Yesterday, former National media trainer Paul Holmes and former National Party President Michelle Boag attempted an extraordinary hatchet job on Phil Goff on Q+A. No analysis of the real policy divide that Goff and Labour with National carved out at the national conference, just attack – why? The economy, policy, Key’s fading brand, and the polls.
The economy – the economic data goes from bad to worse. We’re almost certainly in recession right now. Despite John Key’s assurances that we would be in the midst of a strong recovery right now, his leadership has seen the weakest period of growth following a recession on record. Each quarter has underperformed expectations and the last half of this year will probably see the economic shrink.
Despite English claiming that unemployment had definitely peaked just a couple of weeks ago, the number of people on the dole continues to climb. The median income shrank in the last year in nominal terms. Add in inflation and the median Kiwi household is over 5% worse off than when National came to power.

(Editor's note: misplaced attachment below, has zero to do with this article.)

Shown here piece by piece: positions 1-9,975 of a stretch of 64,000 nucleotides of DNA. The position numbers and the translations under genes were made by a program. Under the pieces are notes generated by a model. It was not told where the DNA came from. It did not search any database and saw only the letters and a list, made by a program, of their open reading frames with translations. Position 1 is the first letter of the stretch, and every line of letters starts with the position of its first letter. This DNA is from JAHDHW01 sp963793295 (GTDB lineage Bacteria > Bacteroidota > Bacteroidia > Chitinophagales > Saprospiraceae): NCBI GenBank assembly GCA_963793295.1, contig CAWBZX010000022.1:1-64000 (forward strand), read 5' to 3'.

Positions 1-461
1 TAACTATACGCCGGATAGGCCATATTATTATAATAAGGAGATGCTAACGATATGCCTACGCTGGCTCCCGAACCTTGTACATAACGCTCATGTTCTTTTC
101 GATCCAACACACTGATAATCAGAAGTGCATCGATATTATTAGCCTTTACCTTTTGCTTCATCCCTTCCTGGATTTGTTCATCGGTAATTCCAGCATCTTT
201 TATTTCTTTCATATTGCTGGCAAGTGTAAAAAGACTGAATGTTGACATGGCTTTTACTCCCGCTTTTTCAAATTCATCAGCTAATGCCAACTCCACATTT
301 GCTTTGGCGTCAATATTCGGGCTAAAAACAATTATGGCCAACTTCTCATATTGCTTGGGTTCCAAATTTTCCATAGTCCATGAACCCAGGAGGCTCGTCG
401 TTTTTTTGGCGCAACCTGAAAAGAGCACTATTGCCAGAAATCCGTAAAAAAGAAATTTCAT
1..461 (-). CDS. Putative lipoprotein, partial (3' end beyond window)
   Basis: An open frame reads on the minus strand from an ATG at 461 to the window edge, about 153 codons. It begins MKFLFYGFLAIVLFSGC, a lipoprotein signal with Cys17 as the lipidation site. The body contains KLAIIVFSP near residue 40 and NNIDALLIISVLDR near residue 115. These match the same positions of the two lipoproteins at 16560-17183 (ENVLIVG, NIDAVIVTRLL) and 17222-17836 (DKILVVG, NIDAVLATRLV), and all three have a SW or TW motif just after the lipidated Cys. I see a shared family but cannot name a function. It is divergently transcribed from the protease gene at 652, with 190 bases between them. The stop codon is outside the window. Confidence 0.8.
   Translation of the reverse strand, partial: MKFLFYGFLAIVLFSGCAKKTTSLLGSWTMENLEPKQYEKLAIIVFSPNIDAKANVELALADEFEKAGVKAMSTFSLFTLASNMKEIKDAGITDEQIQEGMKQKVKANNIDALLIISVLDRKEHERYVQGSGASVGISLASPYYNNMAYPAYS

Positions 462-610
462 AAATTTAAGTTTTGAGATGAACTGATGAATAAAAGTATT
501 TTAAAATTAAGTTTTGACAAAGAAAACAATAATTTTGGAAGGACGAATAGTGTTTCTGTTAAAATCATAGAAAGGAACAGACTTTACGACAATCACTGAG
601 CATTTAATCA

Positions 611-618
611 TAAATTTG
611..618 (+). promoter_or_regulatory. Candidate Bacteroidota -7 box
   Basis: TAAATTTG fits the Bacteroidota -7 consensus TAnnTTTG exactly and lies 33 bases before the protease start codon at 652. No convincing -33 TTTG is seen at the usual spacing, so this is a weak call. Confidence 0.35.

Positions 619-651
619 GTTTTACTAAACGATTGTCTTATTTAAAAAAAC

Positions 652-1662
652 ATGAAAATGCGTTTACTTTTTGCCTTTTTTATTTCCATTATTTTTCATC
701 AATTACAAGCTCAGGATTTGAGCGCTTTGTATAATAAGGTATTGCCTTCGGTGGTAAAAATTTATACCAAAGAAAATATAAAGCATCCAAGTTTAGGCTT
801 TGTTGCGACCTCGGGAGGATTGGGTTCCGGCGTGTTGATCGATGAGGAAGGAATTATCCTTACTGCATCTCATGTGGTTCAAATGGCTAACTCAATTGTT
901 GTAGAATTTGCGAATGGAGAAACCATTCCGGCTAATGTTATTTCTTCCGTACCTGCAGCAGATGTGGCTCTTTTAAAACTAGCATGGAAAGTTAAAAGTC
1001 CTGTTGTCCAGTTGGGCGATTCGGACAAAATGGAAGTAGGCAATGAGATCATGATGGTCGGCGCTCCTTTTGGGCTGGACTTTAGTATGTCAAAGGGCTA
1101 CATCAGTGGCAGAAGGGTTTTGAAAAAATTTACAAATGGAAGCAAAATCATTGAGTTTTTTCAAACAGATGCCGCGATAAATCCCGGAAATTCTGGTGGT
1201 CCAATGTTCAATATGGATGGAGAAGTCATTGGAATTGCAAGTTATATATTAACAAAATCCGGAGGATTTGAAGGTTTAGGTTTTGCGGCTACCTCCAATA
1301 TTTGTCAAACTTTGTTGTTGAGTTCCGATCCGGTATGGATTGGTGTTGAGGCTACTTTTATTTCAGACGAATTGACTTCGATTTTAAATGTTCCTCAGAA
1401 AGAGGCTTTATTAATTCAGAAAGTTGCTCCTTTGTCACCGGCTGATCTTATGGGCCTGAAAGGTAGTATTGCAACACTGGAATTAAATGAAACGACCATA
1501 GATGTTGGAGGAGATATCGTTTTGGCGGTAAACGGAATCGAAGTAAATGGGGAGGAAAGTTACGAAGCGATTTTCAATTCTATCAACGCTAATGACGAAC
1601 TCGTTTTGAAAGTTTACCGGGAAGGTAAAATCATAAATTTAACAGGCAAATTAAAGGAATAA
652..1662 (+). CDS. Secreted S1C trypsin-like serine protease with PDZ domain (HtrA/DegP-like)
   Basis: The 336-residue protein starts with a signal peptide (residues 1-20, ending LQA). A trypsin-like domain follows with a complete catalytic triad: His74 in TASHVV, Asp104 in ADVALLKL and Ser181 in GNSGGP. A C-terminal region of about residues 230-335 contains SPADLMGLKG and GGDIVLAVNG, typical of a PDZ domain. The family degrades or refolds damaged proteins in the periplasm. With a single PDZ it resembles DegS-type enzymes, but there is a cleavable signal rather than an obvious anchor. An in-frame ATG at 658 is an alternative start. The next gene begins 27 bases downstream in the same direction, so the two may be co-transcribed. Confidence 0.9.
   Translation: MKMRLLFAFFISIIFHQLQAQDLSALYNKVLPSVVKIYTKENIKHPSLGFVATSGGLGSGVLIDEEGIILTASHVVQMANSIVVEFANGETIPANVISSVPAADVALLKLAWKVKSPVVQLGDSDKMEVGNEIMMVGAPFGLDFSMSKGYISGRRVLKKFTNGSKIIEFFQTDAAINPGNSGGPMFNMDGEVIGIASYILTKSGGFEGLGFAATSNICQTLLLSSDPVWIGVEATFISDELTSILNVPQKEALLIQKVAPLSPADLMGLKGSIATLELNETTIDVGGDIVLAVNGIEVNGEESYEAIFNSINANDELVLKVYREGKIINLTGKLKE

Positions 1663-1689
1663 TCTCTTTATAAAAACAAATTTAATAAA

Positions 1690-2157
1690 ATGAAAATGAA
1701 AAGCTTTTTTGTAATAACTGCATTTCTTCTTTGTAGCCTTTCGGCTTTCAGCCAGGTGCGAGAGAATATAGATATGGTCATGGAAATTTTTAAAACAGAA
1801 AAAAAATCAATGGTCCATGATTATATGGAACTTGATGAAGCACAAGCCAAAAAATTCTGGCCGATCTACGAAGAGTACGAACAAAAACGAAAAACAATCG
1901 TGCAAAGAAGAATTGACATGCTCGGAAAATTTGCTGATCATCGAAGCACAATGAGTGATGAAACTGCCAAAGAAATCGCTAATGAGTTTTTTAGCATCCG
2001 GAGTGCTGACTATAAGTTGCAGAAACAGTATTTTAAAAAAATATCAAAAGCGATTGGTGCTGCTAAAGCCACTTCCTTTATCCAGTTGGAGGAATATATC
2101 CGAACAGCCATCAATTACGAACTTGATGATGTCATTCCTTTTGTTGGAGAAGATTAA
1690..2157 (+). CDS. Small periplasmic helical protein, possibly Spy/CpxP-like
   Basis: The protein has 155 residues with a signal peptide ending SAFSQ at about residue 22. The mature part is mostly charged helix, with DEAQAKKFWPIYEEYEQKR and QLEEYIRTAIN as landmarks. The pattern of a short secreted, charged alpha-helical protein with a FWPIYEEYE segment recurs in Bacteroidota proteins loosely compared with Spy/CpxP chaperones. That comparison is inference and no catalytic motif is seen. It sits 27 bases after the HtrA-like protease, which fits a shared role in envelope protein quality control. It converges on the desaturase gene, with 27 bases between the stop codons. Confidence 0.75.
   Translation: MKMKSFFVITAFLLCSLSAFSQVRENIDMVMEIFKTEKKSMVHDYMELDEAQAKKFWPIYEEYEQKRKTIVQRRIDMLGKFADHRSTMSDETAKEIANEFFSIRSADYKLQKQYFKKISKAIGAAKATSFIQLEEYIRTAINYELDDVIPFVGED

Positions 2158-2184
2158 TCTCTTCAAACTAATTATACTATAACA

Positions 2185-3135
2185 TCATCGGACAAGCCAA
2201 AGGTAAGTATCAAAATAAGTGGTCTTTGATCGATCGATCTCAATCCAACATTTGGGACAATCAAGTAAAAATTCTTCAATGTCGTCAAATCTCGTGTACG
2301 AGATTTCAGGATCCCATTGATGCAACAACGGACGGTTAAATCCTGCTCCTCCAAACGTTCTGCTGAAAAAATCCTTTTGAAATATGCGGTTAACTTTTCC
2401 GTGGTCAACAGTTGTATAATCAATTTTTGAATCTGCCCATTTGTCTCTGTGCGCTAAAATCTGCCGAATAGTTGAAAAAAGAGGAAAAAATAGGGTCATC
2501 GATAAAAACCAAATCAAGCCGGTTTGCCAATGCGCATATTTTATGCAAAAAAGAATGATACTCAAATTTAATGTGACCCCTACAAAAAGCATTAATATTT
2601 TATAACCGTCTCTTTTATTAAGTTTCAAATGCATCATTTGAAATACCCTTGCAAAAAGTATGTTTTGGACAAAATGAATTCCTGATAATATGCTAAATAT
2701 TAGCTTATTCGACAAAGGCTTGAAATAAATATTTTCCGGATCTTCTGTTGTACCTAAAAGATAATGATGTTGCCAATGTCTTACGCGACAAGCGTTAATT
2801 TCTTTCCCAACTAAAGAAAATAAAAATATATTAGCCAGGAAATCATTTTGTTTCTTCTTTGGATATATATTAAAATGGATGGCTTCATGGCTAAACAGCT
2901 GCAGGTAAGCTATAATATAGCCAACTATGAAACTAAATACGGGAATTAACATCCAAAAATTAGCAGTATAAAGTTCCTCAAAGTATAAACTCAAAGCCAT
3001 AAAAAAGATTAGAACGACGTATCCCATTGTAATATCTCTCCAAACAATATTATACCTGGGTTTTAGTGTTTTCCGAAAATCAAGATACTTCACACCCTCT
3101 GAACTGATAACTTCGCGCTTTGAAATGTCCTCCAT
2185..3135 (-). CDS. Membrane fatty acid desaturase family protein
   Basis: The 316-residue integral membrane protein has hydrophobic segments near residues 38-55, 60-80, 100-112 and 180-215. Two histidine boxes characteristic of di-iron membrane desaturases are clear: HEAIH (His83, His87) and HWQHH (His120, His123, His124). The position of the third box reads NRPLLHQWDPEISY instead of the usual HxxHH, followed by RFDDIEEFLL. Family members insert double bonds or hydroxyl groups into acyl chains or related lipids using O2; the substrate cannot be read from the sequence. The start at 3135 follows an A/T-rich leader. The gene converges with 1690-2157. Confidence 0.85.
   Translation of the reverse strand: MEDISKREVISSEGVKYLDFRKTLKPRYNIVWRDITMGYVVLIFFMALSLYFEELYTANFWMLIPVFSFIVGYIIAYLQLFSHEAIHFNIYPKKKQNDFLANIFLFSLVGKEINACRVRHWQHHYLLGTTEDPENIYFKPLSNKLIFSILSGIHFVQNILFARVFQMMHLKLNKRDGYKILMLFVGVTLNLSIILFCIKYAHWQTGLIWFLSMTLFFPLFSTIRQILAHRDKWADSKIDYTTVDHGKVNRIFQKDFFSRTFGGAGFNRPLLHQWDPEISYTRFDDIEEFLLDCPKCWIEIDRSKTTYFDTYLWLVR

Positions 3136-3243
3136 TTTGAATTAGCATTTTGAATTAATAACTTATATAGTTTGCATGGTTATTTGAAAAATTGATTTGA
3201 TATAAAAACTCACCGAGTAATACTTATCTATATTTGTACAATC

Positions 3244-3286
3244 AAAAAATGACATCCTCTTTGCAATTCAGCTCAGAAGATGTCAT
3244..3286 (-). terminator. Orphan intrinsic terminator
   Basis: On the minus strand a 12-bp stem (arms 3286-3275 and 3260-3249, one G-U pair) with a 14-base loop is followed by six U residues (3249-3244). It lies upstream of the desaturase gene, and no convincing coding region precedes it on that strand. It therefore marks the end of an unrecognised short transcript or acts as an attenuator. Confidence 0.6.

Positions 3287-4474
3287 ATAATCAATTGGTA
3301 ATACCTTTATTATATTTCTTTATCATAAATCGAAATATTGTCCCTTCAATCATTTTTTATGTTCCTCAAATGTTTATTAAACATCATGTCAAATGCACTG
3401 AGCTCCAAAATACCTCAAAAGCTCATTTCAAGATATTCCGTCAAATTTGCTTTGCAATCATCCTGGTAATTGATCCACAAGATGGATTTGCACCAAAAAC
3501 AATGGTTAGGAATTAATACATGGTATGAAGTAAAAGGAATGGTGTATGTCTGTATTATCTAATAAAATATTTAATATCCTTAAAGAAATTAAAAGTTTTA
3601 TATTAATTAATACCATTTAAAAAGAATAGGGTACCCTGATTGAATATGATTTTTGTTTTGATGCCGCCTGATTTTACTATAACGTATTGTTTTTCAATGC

Key and Bill English have no clue. English spends all his time making silly statistical games to try to convince us that the opposite of the truth is happening (‘wages are going up!’ If you only count the wages of people in full-time employment, and ignore part-timers, and over-time, and all the people who have lost their jobs or are on reduced hours – and use an average, which is distorted by the fact that most people who have lost their jobs were low income).
National has tried to spin the turnabout in household savings as a good thing, and in normal times it would be. But what it shows now is that people are still extremely concerned about the future – they think their jobs are at risk, so they’re refusing to spend, which actually undermines the economy further. Every piece of bad economic news is actually encouraging households to behave in a way that worsens the situation. (it’s the classic contractionary spiral). The Keynesian response is for the government to increase its spending but that has barely worked this time, and the government is starting to withdraw its economic stimulus, even though its clear the private sector is in no position to stand on its own two feet.
The National leadership won’t publicly admit there’s a problem but anyone with half a brain knows that the economy is going to be the big issue over the next year, and it’s a loser for the government.